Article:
Online education has been a game changer for many people who want to continue to work, but get an advanced degree. A master’s degree is considered by many people to be the new bachelor’s. It’s silly to think that nowadays a bachelor’s degree will set you apart. It simply doesn’t. That’s why many mid-career professionals decide to take the leap and head back to school to get a master’s. They can still enjoy the pay of a full time job and work towards that promotion or new career path. Let’s take a look at what it’s really like getting a master’s degree online.
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Most students get master’s degrees in business or communications online. Both online degrees require extensive reading. Your online professors will pile it on from the get go. Much of it will be reading about business case studies if you’re an MBA student, while communication’s students will read about communication theory, public relations, communications consulting and diversity. No matter class we’re talking about – you’re going to be hitting the books like you’ve never done before.
Online students write a lot of papers. Oh, and you’re going to have to become an expert at APA if you are a communications or social science student. Professors at the bachelor’s level might not have cared about perfect APA formatting, but your master’s professor will. Be sure to brush up on APA. If you’re a rookie, it’s going to take some time to get it down.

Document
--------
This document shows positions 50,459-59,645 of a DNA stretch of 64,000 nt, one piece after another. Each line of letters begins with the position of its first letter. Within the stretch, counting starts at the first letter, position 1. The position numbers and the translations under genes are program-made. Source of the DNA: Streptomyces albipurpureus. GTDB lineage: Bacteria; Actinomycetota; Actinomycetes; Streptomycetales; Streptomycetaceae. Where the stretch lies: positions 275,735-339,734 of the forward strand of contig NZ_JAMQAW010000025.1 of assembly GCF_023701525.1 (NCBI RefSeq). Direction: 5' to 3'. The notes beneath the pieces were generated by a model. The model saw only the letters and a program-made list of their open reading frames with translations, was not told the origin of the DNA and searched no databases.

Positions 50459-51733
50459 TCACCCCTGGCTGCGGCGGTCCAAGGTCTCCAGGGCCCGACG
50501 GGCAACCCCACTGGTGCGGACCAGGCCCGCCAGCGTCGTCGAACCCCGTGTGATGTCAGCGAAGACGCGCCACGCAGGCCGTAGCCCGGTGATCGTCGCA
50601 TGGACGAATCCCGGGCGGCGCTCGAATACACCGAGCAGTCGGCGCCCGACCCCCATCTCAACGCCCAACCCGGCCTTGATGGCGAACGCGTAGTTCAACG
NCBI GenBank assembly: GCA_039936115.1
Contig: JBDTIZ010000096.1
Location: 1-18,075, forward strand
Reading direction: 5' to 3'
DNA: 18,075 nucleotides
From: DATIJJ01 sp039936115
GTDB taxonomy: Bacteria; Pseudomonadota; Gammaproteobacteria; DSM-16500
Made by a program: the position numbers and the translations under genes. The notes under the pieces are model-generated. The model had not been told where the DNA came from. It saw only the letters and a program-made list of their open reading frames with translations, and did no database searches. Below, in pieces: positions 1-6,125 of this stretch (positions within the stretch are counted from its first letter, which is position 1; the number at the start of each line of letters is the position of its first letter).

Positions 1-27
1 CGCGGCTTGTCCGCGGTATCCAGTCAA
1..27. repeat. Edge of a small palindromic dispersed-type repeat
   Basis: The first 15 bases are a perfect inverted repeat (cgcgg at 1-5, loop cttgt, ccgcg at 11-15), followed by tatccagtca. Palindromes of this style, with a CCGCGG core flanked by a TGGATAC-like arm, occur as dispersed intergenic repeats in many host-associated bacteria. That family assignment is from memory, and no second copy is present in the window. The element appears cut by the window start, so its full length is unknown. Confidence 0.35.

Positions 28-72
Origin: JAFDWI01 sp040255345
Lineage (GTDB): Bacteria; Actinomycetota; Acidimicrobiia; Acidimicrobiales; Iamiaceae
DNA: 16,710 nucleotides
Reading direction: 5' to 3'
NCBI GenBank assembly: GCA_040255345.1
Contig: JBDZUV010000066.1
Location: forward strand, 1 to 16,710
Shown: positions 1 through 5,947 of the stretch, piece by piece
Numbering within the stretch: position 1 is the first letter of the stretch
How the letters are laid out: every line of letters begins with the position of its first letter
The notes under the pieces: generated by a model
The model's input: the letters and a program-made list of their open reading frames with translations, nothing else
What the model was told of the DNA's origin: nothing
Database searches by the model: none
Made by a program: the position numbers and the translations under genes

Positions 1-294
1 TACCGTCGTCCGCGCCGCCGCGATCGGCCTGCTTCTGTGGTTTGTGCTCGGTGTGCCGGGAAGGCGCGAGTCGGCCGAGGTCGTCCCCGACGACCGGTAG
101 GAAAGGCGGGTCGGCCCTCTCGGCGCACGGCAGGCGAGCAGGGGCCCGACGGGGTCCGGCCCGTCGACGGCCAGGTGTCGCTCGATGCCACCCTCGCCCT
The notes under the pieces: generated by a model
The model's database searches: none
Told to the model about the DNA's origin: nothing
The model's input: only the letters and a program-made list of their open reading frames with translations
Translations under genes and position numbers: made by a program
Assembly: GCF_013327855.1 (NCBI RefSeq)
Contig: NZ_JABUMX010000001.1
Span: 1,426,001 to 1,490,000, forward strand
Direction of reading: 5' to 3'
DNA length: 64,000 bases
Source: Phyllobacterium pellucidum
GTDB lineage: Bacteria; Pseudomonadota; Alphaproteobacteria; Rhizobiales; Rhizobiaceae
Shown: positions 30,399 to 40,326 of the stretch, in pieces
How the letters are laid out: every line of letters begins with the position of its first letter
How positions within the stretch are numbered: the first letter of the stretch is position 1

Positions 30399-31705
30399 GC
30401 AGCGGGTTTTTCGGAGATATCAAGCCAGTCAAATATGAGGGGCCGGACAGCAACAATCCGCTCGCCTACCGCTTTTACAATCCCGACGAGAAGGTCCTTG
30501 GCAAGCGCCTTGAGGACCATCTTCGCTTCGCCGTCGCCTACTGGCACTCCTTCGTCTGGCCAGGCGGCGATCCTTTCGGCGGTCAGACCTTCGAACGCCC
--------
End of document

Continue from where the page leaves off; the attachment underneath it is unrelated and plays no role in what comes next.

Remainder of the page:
Online collaboration and group work
Just because you’re an online student doesn’t mean you are not going to be doing group projects. Most classes require at least one group project. This can pose a serious problem online because of different time zones and schedules. The best way to go about group work is to have an initial meeting then divvy up individual work assignments and trust that your peers are not going to let you down. It’s not a big concern at the master’s level because people are generally responsible students.
You’re going to have weekly deadlines to complete your assignments as well as post discussions on the online message board. Professors typically require students to post their own discussions about readings as well as comment on other student’s work. This is usually a large part of your grade. Half-hearted posts with little thought won’t cut it. Posts must include original work that extrapolates from the readings and materials of the course.